a few answers

The last of the health-related updates for awhile, I promise!
Last week, I met with a lactation consultant. She weighed IJ before and after nursing. We chatted while the girls ate, and she looked at their latches. She tested a sample my milk with this cool machine that made a lot of noise. Although it was on the lower end of the normal range (20cal/oz), my milk does not seem to be the problem. What a relief. I had been awfully down about the notion that I might have been starving my babies. The lactation consultant did encourage me to nurse the girls separately more often, though. They tend to distract each other when eating together, and their sessions get cut short.
We also had our Early Intervention intake last week. Isaiah Jane qualifies for physical therapy and a special “teacher” through their services, so we’re in the process of getting that set up. Anyone care to share their experience with this? I have no idea what to expect!
Both girls visited the endocrinologist this week, on a “failure to thrive” referral from our primary care doctor. Ames was very slow to gain weight during his first year, and the big boys’ mom has told me about similar issues with one of them. Still, we agreed to rule a few things out before we settled on the simple & likely idea that we just grow small babies. The endocrinologist was very kind, supportive, and respectful. Aside from their tiny stature, the only issues he noticed were the ones we’re already addressing with Isaiah Jane. They had some blood taken, in order to run a few tests. I liked the way he explained it – “Our bodies don’t really care about growth or weight gain. Those are the first things to go on the back burner if something else is going on.”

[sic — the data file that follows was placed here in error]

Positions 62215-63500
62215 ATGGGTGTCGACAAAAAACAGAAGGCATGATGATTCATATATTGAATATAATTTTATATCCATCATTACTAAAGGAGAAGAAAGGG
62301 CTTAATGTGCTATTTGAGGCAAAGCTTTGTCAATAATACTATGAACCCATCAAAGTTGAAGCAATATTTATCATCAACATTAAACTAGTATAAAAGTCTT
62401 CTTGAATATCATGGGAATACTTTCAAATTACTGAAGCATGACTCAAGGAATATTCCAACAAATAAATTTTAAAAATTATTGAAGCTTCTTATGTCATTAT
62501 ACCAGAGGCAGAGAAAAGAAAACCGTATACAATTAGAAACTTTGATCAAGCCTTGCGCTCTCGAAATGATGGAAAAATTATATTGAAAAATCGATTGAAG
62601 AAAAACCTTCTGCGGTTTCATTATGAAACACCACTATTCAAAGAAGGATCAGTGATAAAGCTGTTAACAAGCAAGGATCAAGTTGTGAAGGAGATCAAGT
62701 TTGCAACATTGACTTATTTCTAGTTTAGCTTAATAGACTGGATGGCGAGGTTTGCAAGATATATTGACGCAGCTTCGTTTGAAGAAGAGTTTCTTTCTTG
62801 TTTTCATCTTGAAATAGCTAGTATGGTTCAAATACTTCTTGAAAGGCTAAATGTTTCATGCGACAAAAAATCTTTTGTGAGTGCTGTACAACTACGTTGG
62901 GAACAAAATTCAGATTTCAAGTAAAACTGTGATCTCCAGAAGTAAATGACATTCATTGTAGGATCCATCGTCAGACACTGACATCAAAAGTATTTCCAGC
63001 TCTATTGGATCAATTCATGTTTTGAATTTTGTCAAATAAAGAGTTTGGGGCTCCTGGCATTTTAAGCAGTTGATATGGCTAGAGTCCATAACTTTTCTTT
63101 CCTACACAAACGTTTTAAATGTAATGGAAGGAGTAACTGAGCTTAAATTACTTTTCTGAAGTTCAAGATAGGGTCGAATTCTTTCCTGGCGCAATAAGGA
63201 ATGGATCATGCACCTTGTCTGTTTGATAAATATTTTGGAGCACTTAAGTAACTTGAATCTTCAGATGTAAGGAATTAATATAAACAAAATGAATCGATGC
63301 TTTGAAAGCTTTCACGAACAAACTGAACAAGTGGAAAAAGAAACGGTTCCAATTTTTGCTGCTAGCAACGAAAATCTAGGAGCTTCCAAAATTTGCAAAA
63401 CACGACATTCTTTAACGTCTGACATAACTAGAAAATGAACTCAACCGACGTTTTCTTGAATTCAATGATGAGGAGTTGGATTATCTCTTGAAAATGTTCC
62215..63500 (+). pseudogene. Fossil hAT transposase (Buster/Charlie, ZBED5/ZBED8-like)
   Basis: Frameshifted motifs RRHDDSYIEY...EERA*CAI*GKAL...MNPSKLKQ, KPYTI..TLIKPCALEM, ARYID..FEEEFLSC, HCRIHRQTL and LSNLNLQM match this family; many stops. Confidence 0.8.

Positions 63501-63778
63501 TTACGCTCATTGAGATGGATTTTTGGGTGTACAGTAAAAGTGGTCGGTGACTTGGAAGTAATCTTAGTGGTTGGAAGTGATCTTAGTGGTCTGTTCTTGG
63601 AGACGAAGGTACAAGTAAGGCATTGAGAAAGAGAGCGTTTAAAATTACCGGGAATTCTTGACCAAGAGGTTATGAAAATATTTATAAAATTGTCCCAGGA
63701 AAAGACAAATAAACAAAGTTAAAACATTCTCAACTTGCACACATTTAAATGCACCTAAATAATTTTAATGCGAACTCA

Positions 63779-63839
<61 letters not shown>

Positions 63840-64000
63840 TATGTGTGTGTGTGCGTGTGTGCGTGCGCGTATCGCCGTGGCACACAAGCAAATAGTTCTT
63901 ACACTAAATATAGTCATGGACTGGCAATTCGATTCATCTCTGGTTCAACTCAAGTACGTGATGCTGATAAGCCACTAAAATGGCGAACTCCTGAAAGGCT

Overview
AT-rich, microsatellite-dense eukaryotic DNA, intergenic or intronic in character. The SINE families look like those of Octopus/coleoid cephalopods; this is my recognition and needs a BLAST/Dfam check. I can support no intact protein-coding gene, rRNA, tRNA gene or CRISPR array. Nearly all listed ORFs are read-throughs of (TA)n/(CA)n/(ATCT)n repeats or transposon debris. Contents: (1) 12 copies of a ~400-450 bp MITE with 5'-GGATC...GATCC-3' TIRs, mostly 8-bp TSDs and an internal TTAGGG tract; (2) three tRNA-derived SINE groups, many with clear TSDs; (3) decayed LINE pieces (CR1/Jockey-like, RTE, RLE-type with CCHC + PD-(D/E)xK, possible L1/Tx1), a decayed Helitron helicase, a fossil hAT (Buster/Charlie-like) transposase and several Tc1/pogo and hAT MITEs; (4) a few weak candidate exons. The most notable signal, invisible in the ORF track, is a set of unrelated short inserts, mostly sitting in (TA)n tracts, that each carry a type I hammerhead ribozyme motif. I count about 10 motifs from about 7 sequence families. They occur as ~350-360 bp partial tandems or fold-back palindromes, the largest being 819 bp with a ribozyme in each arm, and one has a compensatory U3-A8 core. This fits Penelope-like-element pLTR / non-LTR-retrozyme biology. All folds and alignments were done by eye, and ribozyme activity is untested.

I missed a call from the neurologist early in the week and couldn’t get ahold of her for another day or two. My stomach was in knots because I specifically remember her telling me I wouldn’t hear from her unless something was up. When we did finally connect, she asked me to get a copy of Isaiah Jane’s MRI on disk for her to read. According to the report, the radiologist referred to “a subtle abnormality in the cerebellum.” This is the area of the brain that affects motor and coordination and whole lot of other things. She assured me we’d read the scan together (like I’ll know what I’m looking at) when we follow up with her later this month. She ordered a few more labs and encouraged me to ask questions. I couldn’t think of any. I still can’t, four days later.
We’re going to keep moving forward, getting answers, and loving our family.

A quick FAQ:
– No, I haven’t seen Teen Mom but I hear there is a set of twins with similar issues. Lemme know if they figure out what’s wrong!

– I’m not really talking about it with people simply because I don’t know what to say. I don’t want sympathy and I don’t want speculation. I just want to take each day, one at a time.

Thank you for sharing in this journey with us! I’ll keep you updated as things develop, but this blog isn’t going to turn into a tiny twin pity party. In fact, I’ve got to sign off to address a few more pressing matters. My breastpump suffered an encounter with my water bottle today, and Lucas just popped into my room to show me some scrapes and bruises… from an ice skating date with an unnamed female middle school love interest. OH MY GOSH.

16 thoughts on “a few answers”

  1. don’t apologize for too many posts about your darling Isaiah Jane :)

    We read your blog because you’re a great writer and have many interesting stories to share, this being one of them!